Was boy Bruce to blame for his parents’ death? Well, he should have stayed in his damn seat, the pampered crybaby! Wayne Sr. should have been less indulgent and, when faced with a mugger, perhaps a little bit tougher. However, Wayne Jr. feels inadequate to run Wayne Enterprises, and takes off to find himself (and, supposedly, the nature of evil in men) by brawling in foreign countries.

Though rescued and trained by Ducard, Bruce is a good man and refuses to fight evil with evil according to the vengeful, slippery principles of the League of Shadows. In an ensuing melee, al Ghul’s hermitage is completely destroyed (Damn you Bruce! I’m going to Bhutan in December and al Ghul’s winter palace was on the tour itinerary!) and al Ghul and Ducard have no where to live.

Returning to sea level and his parent’s Buckingham Palace-sized country estate, Bruce is once again cuddled by loyal butler Alfred (Michael Caine). While Bruce was off ‘finding himself,’ Wayne Enterprises was being run quite masterfully by CEO Richard Earle (Rutger Hauer, back after spending time in Hollywood Purgatory).Bruce’s childhood friend Rachel has become an aggressive assistant D.A. out to nail Gotham’s all-powerful crime boss Carmine Falcone (Tom Wilkinson). Rachel’s chief nemesis is psychiatrist Dr. Jonathan Crane (Cillian Murphy) who keeps criminals out of prison by testifying they need therapy in his League of Shadows-financed institution. Crane is tiny, pouty, and feminine. He is much cuter than Holmes and better dressed. He struts the catwalk.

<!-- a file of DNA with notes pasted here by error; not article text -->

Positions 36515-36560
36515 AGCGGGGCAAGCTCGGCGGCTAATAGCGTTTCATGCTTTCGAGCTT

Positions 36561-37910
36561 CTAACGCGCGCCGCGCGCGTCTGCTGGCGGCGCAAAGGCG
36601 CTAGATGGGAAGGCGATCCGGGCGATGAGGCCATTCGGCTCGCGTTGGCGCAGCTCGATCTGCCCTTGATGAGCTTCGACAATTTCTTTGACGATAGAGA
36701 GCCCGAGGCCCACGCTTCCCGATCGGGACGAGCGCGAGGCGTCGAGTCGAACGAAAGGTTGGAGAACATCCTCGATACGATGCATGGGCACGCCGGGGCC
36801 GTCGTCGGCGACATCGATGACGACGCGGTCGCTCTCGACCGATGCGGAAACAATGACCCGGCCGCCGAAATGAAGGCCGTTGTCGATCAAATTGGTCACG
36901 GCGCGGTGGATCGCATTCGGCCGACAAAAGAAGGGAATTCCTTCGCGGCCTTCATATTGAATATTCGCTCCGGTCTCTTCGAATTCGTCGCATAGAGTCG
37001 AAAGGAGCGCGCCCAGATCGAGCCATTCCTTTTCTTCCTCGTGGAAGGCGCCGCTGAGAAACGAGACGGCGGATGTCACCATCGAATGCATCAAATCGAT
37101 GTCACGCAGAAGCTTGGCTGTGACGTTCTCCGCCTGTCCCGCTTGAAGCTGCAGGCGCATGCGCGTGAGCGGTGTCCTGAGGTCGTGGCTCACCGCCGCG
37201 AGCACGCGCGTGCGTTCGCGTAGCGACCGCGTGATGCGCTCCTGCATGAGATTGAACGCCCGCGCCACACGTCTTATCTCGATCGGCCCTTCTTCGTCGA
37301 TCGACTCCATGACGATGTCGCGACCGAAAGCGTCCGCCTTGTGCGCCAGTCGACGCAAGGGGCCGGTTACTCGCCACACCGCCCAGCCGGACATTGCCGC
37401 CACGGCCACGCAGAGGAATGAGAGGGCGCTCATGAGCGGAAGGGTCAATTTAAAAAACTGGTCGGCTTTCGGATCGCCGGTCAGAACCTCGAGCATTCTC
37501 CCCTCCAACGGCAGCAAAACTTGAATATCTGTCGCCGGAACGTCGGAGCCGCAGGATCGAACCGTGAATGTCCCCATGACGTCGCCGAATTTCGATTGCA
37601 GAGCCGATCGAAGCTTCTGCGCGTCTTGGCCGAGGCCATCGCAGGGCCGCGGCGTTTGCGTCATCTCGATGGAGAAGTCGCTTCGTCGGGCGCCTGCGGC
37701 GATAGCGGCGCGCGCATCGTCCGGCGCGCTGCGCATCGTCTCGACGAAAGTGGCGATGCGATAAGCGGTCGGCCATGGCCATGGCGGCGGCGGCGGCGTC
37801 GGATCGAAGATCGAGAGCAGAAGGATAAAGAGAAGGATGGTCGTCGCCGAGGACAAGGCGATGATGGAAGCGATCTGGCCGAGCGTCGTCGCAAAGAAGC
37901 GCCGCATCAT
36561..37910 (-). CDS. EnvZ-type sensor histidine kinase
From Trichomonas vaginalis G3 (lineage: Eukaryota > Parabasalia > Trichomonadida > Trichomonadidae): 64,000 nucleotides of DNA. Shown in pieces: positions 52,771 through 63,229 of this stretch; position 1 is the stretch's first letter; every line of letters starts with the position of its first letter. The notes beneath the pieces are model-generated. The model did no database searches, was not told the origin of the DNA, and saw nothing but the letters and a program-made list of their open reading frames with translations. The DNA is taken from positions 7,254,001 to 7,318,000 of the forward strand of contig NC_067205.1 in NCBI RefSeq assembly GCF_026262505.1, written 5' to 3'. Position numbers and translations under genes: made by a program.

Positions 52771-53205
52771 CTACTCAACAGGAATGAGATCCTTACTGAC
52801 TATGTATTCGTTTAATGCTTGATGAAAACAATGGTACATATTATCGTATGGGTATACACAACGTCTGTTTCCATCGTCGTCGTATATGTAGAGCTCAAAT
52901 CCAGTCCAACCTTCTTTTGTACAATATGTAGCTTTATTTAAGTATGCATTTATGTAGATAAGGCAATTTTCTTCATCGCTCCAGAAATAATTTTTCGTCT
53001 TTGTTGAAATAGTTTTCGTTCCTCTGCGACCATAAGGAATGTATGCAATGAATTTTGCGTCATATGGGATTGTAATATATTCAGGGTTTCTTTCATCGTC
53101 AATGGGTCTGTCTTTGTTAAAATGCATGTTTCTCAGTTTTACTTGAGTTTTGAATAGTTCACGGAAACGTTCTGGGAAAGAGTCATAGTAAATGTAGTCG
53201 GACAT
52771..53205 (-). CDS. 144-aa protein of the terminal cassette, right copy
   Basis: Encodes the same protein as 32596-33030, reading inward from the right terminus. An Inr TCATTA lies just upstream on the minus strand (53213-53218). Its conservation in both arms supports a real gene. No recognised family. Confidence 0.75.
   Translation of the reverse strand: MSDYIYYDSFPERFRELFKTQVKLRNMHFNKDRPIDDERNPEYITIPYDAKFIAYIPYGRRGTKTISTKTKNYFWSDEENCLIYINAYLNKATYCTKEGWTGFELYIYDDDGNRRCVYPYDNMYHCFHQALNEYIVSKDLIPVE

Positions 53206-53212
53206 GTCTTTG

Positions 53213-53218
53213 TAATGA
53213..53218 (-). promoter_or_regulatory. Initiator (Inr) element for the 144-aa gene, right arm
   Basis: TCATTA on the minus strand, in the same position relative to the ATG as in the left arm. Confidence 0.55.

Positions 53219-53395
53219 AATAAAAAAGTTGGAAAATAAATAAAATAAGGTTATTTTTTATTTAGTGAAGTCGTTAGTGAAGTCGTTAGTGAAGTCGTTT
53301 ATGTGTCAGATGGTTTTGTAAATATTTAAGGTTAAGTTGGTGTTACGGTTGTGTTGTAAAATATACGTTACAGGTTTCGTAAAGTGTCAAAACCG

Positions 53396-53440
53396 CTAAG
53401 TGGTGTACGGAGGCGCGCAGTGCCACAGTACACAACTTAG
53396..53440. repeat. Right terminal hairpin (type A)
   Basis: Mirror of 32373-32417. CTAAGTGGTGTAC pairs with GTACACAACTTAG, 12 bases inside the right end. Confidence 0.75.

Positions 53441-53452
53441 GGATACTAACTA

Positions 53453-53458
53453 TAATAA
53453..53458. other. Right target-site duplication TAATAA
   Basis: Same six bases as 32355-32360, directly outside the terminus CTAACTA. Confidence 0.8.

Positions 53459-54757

Dr. Crane subliminally represents the nipple-tugging Batsuit.